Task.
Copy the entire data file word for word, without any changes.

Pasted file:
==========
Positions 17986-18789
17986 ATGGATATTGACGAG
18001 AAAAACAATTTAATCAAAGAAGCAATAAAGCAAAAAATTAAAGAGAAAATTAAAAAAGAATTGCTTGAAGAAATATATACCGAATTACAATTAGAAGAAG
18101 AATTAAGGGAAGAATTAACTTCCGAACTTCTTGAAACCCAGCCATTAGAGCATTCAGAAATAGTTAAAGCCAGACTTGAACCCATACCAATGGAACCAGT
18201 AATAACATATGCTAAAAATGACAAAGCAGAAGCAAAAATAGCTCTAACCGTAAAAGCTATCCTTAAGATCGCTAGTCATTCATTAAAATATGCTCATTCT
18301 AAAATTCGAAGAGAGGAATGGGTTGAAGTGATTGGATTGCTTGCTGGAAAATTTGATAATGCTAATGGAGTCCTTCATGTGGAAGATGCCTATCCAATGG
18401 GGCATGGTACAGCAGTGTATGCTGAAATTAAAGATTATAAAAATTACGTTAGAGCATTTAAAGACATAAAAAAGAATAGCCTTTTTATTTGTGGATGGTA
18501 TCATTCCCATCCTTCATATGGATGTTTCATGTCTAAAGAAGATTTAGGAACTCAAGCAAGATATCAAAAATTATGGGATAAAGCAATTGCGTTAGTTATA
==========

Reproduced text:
Positions 17986-18789
17986 ATGGATATTGACGAG
18001 AAAAACAATTTAATCAAAGAAGCAATAAAGCAAAAAATTAAAGAGAAAATTAAAAAAGAATTGCTTGAAGAAATATATACCGAATTACAATTAGAAGAAG
18101 AATTAAGGGAAGAATTAACTTCCGAACTTCTTGAAACCCAGCCATTAGAGCATTCAGAAATAGTTAAAGCCAGACTTGAACCCATACCAATGGAACCAGT
18201 AATAACATATGCTAAAAATGACAAAGCAGAAGCAAAAATAGCTCTAACCGTAAAAGCTATCCTTAAGATCGCTAGTCATTCATTAAAATATGCTCATTCT
18301 AAAATTCGAAGAGAGGAATGGGTTGAAGTGATTGGATTGCTTGCTGGAAAATTTGATAATGCTAATGGAGTCCTTCATGTGGAAGATGCCTATCCAATGG
18401 GGCATGGTACAGCAGTGTATGCTGAAATTAAAGATTATAAAAATTACGTTAGAGCATTTAAAGACATAAAAAAGAATAGCCTTTTTATTTGTGGATGGTA
18501 TCATTCCCATCCTTCATATGGATGTTTCATGTCTAAAGAAGATTTAGGAACTCAAGCAAGATATCAAAAATTATGGGATAAAGCAATTGCGTTAGTTATA